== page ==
|Name||In service from||Origin||Notes|
|T-80||1976||Soviet Union||World's first turbine engine equipped tank. Though the Swedish Stridsvagn 103 that entered service in 1960s used a turbine engine alongside a diesel. However, T-80 in Hilmes's book is very different to a T-80 in real world, and early model of T-80 has no big difference compared to T-64A in overall performance. So models under T-80B should be regarded as first intermediate generation.|
|Leopard 2||1979||West Germany|
|MBT-80||1979||United Kingdom||Prototype, never entered service.|
|M1 Abrams||1980||United States|
|FV4030/4 Challenger 1||1983||United Kingdom||Replaced Chieftain.|
|EE-T1/EE-T2 Osório||1985||Brazil||Prototype, never acquired by the Brazilian Army.|
|K1 88-Tank||1988||United States / South Korea|
|Merkava Mark III||1989||Israel|
|Type 90 Kyū-maru||1990||Japan|
|Zulfiqar I/II/III||1993||Iran||Iranian tank derived from T-72 and M60 Patton. Zulfiqar 3 is the most advanced variant.|
|TR-85||1996||Romania||First built in 1985, the modernised TR-85M1 "Bizonul" (the bison) variant was built in 1996, as an effort to bring it up to date with NATO countries. The project was a cooperative effort between Aerospatiale-Matra, Sagem, Kolmorgen-Artus, Racal and Romanian factories, such as ROMARM, METRA, I.O.R. and Aerostar|
|Stridsvagn 122||1997||Sweden||Based on the German Leopard 2.|
|FV4034 Challenger 2||1998||United Kingdom||A future life upgrade is the planning phase.|
|T-84||1999||Ukraine||Upgraded Ukrainian version of the T-80 tank.|
|K1A1||2001||South Korea||Upgrade version of the K1 88-Tank.|
|Al-Khalid||2001||China / Pakistan ||Design based on T-72. Variants exported by China as VT-1A/MBT-2000|
|T-72B3||2013||Russia||Upgraded Russian version of the T-72. T-72B3M is the most advanced variant.|
|T-72M4 CZ||2003||Czech Republic||Upgraded Czech version of the T-72 tank.|
|Centurion Olifant Mk 2||2003||South Africa||Upgrade version of the Olifant Mk 1 Tank|
|M-84AS||2004||Serbia||Upgraded Yugoslav version of the M-84 tank.M-84AS is sometimes referred to as M-84AB1 and M-2001.|
|Type 96A/B||2005||China||Upgrade version of the Type 96.|
|Type 99A2||2009||China||"Enhanced Third Generation Main Battle Tank"|
Next Generation/Third generation advanced
Next Generation or Third Generation Advanced are still under development or at early stages of their generation. While the term '(Fourth) Next generation' and 'Third generation advanced' have no formal basis, these main battle tanks are using the latest technology and designs to compete with the current advanced warfare environment. "Third Generation Advanced" been stated, rather than "Next Generation" in many premieres for these tanks. Those described as "Third Generation Advanced" are normally upgraded variants using the same framework of the standard third generation tank. They have their advancements built into existing or newly designed frames than being an add-on technology. Those described as "Next Generation" have had their tanks and their advanced features designed and built from scratch and are not considered upgrades of previous existing tanks.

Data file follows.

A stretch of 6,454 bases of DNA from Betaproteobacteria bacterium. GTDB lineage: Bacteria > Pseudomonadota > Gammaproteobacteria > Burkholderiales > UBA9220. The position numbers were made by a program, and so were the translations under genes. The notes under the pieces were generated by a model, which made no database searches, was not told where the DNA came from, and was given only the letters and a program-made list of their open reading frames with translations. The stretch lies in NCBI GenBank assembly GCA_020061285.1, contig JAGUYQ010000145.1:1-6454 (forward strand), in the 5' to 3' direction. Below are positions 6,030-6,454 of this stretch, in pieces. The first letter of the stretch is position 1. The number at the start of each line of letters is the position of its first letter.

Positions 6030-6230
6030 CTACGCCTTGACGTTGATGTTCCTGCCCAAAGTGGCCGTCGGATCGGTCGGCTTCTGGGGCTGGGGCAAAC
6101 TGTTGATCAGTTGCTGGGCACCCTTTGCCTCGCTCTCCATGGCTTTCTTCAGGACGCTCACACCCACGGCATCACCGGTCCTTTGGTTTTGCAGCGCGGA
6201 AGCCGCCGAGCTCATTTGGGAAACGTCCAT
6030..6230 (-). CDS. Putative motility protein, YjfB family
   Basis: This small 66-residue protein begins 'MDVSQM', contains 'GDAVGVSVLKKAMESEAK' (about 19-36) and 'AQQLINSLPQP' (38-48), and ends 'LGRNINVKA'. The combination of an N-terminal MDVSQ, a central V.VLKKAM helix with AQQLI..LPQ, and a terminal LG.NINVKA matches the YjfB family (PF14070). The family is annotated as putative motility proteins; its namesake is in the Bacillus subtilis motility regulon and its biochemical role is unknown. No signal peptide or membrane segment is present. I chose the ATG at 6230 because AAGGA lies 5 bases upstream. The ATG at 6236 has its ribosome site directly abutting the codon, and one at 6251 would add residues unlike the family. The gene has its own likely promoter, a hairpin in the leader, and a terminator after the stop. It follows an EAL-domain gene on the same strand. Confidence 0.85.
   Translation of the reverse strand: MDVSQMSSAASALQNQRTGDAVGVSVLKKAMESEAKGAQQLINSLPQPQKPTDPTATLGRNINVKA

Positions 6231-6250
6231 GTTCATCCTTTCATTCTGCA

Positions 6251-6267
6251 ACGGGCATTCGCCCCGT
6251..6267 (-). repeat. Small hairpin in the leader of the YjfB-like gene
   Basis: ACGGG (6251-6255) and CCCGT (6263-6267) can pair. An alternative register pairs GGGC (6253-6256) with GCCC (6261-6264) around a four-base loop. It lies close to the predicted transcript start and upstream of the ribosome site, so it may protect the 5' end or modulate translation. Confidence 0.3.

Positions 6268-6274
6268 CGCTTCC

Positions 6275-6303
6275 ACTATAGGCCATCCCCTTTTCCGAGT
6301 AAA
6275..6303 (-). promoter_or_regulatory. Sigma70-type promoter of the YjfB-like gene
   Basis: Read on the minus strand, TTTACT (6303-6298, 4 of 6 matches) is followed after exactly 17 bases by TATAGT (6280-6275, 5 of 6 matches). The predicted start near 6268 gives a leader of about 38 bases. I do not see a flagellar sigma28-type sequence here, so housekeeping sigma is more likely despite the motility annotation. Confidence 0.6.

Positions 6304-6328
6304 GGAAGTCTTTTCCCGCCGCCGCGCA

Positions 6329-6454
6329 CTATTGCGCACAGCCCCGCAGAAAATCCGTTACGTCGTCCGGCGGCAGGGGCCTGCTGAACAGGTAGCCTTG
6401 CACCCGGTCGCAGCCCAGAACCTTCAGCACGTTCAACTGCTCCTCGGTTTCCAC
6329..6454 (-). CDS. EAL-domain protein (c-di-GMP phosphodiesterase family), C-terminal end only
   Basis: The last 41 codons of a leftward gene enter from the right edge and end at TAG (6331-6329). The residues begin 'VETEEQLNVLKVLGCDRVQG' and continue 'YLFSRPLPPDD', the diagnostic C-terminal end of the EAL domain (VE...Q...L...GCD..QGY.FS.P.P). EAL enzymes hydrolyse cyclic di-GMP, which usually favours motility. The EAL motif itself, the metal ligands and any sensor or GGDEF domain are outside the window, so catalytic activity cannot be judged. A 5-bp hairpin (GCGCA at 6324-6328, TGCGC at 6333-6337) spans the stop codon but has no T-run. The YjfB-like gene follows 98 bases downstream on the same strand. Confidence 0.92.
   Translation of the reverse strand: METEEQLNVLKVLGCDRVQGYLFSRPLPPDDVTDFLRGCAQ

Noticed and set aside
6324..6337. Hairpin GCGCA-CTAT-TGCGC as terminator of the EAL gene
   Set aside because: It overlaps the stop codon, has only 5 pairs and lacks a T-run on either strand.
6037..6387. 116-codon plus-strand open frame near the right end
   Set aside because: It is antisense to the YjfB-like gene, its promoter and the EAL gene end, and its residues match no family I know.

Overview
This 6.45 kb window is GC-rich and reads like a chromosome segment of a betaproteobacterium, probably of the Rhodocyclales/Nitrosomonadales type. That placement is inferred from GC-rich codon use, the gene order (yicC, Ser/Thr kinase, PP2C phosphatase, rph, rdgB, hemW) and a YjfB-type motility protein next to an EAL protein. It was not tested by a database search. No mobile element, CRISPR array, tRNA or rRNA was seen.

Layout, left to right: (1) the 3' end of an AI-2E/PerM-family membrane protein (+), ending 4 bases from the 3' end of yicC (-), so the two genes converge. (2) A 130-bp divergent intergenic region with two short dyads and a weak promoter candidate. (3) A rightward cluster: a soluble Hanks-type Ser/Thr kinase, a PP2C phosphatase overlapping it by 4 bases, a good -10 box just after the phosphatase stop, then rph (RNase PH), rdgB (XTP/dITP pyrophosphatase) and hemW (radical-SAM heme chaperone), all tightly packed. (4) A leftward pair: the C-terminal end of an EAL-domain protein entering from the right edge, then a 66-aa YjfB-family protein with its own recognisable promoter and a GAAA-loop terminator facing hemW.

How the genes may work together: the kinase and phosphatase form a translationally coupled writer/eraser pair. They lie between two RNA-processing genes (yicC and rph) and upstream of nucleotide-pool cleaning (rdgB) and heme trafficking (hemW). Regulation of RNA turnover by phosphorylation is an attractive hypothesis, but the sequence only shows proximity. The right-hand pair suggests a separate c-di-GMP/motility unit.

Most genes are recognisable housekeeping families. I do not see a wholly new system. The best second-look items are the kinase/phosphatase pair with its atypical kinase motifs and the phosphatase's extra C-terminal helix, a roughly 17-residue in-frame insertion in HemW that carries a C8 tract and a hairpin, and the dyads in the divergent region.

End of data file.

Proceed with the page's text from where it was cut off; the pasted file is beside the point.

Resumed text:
Next Generation/Third Generation Advanced
|Name||In service from||Origin||Notes|
|Merkava 4 (Merkava Mk IVm Windbreaker)||2011||Israel||3rd Generation Advanced|
|T-90MS||2011||Russia||3rd Generation Advanced|
|Type 10||2012||Japan||Next Generation|
|K2 Black Panther||2014||South Korea||Next Generation|
|Leopard 2A7+||2014||Germany||3rd Generation Advanced|
|VT-4||2014||China||3rd Generation Advanced|
|T-Rex||2016||Ukraine||3rd Generation Advanced|
|Karrar||2017||Iran||3rd Generation Advanced|
- Future Combat Vehicle(FVC), US Army's third attempt to replace the aging M2 Bradley.
- Joint Light Tactical Vehicle
- Armored Multi-Purpose Vehicle
- Future Combat Systems
- Future Combat Systems Manned Ground Vehicles
- Amphibious Combat Vehicle
- Expeditionary Fighting Vehicle
- Combat Vehicle Reconnaissance (tracked), an earlier, but similar, British concept
- ASM Program (Cancelled due to the end of the Cold War)
- Future Force Unit of Action
- List of U.S. military vehicles by model number
- List of main battle tanks by country
- List of armoured fighting vehicles
- List of modern armoured fighting vehicles
- Armoured fighting vehicle classification
- List of armoured trains
- Improvised fighting vehicle
- Infantry fighting vehicle(IFV)
- Armoured fighting vehicle(AFV)
- Armored personal carrier(APC)
- Reconnaissance vehicle
- Military engineering vehicle
- Armoured recovery vehicle